Life as a Scouter and as a Scout and Cub parent
Life was a lot less hectic before we became a Scouting family! My husband Richard re-joined 1st Muizenberg as an Assistant Troop Scouter when our eldest son Ryan (now 17 years old) got to Cub age. Richard had been a 1st Muizenberg Scout and always said that he learned more about leadership from being a Scout than from any management course he went on as an adult. His mentors growing up were his Troop Scouters and they remained a huge part of his life as an adult.
Ryan was a Cub from age 8 and moved up to Scouts in 2012. My
youngest son Liam (now 12 years old) was desperate to become a Cub from the age of 4 when he attended his first Scout camp. He was invested as soon as he turned 7, in 2013, the same year I became the Pack Scouter. The previous Akela had left unexpectedly and it just seemed the right thing to do. There were 8 Cubs and Richard & I ran the Pack together. I did all the admin and Richard (he chose Baloo as his Jungle name) did the hard stuff like running games, sorting out discipline and coming up with cool ideas for activities. Richard also ran the Scout Troop so both boys went on Scout camps for years when they were little although I always made sure there was a bungalow booked for me to have a real bed and bathroom!
When all 4 of us were involved in Scouting, it took over our lives somewhat. Scouts are much more active than Cubs so practically every weekend there was either a sailing regatta, a fundraiser, a hike or some other activity at the Sea Scout base. Richard also helped run a lot of the Base courses and assisted as a judge or organiser at most of the Scout competitions, so there was always something to do. Once the Pack grew, we were lucky to have some parents go into uniform as Assistant Pack Scouters, which spread the load of work and allowed Richard to concentrate on Scouts again. By the time Richard got sick, in 2015, he was the Chairman of the parent committee and the Group Scouter, with Craig in charge of the Scouts as the Troop Scouter.
Now that I’m a single mom, it’s less easy to juggle all the demands of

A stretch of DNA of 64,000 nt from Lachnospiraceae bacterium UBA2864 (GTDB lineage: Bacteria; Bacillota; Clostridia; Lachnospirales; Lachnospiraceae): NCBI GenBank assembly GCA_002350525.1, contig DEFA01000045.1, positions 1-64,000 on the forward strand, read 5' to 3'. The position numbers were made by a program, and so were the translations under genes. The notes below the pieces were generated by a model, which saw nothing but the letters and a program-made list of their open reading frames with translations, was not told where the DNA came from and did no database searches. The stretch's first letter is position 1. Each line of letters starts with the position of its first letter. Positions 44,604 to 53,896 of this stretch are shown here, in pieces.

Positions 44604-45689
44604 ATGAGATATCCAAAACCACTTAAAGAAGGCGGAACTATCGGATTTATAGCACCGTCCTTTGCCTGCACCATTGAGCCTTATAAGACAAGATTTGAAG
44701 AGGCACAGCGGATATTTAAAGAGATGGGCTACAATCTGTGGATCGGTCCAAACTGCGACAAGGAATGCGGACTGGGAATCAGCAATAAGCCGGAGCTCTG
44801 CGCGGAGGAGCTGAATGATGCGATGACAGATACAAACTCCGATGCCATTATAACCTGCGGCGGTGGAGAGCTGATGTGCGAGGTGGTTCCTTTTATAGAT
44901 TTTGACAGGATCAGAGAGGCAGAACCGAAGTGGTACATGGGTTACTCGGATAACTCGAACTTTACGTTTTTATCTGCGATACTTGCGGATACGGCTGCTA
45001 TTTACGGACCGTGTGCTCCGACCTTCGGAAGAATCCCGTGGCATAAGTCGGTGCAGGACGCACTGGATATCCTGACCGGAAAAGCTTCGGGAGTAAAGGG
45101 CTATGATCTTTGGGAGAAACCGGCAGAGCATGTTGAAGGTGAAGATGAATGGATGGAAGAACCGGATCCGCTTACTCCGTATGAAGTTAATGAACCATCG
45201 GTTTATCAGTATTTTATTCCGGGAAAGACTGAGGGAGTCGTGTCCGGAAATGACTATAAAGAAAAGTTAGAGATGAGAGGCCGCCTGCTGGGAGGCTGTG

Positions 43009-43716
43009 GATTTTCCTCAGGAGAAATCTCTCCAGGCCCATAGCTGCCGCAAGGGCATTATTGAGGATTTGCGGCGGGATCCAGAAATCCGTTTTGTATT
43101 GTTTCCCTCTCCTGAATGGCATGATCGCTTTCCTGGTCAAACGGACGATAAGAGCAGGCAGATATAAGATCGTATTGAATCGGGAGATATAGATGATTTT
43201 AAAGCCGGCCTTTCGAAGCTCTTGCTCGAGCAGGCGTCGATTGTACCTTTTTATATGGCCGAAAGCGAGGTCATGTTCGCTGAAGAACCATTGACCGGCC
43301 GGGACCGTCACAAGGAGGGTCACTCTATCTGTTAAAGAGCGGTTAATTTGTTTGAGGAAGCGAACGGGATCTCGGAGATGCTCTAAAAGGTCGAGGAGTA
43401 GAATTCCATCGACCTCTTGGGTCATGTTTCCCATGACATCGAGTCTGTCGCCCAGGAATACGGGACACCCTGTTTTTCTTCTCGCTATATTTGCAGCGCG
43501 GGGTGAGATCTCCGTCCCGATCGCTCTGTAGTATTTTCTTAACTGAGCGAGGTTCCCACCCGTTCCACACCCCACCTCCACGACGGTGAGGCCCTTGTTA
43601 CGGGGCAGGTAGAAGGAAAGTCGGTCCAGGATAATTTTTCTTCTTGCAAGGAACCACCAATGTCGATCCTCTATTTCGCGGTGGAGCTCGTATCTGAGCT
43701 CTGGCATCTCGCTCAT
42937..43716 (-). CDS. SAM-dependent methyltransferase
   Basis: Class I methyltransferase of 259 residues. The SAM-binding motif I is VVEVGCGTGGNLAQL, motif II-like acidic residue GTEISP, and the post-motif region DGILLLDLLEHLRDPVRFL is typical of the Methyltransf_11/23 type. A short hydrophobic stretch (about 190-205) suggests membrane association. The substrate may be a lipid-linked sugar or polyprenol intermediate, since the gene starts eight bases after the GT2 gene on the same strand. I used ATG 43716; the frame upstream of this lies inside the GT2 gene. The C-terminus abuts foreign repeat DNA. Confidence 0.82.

work and Cubs and parenting but I’m not sure I would have managed the last 3 years without 1st Muizenberg as my “other” family. And then there are the friends I have made in our Group and in other Scout groups – the network of parents & Scouters who help each other, share ideas, run camps together and support each other’s Fundraising events. I have watched Scouts grow up from little 11 year old boys to 18 year old men who are now becoming Scouters themselves. It’s still amazing to me that these guys, and a few girls, are still in the movement, and giving back to their Groups. I know that Liam will almost definitely be that kind of person too which gives me a great sense of pride. Ryan left the Troop last year but I hope he will one day realise what he’s missed and come back to Scouting too.
Being a Scouter has been very rewarding for me, and a good distraction sometimes. There is so much to do every day that the evenings and weekends are full, with Cub activities or Scout events, or planning programmes and outings. Admin is still a huge part of being a Pack Scouter and the new computer database, called Scouts Digital, had us having to re-load each Cub onto the new system late last year. However, this new database has huge functionality and allows us to be more organised without relying only on Excel spreadsheets. Being organised is the key and I’m a bit of a control freak so that works for me J. Luckily my Assistant Pack Scouters are more relaxed so we have a good balance of personalities and ideas coming through.
I joke that I wish my day job was my volunteer job, as I definitely work
harder at Cubs than I do at my actual job! Being a volunteer Scouter isn’t easy and it doesn’t pay the bills but it gives you purpose, it gives you joy, it teaches you time management skills, it teaches you to speak to large groups of people, it teaches you fundraising and event planning skills, it makes you think outside the box to come up with more interesting ways to teach the Cubs what they need to know. It definitely is the job I’d much rather be doing full time. And who can ask for more than that?